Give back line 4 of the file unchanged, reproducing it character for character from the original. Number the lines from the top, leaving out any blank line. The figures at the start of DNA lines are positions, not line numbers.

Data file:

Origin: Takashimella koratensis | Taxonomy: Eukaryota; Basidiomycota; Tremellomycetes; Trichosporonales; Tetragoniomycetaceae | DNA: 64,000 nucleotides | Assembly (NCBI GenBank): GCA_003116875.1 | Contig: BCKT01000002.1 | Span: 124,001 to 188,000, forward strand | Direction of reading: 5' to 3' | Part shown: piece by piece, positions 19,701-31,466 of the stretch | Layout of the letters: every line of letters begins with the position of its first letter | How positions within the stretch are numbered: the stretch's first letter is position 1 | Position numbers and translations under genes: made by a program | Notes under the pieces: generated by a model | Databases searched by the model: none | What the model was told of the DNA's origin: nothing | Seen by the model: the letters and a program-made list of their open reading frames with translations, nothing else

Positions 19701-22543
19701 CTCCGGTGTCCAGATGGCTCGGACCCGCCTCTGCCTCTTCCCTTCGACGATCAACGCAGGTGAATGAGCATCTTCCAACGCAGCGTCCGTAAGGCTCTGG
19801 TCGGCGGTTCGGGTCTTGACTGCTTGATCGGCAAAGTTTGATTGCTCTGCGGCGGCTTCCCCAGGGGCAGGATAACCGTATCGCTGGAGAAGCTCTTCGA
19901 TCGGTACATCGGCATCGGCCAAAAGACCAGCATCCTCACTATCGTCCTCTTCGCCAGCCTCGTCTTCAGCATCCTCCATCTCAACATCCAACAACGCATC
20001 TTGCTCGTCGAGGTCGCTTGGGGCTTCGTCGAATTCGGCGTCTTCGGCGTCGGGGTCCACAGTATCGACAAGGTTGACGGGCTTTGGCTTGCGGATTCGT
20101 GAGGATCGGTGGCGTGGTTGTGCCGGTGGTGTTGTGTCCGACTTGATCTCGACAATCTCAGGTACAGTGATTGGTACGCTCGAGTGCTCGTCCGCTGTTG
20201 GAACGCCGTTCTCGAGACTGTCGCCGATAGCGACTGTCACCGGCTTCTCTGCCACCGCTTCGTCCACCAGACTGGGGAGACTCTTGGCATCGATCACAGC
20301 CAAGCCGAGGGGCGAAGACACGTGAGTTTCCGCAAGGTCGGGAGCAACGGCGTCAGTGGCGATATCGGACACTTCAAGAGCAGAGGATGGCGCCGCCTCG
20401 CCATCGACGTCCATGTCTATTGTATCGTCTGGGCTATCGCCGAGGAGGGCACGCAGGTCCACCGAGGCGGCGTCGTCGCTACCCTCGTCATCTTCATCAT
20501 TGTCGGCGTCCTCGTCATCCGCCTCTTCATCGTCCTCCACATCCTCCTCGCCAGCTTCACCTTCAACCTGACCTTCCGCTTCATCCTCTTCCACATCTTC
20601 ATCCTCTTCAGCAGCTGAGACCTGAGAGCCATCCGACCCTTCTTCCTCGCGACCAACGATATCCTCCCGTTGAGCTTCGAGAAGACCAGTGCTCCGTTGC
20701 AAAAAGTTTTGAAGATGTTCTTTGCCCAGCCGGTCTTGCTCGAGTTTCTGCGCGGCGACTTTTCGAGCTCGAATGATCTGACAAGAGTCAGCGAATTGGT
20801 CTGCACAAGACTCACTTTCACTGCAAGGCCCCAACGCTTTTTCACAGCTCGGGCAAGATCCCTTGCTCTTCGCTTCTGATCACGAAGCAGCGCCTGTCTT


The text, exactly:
19801 TCGGCGGTTCGGGTCTTGACTGCTTGATCGGCAAAGTTTGATTGCTCTGCGGCGGCTTCCCCAGGGGCAGGATAACCGTATCGCTGGAGAAGCTCTTCGA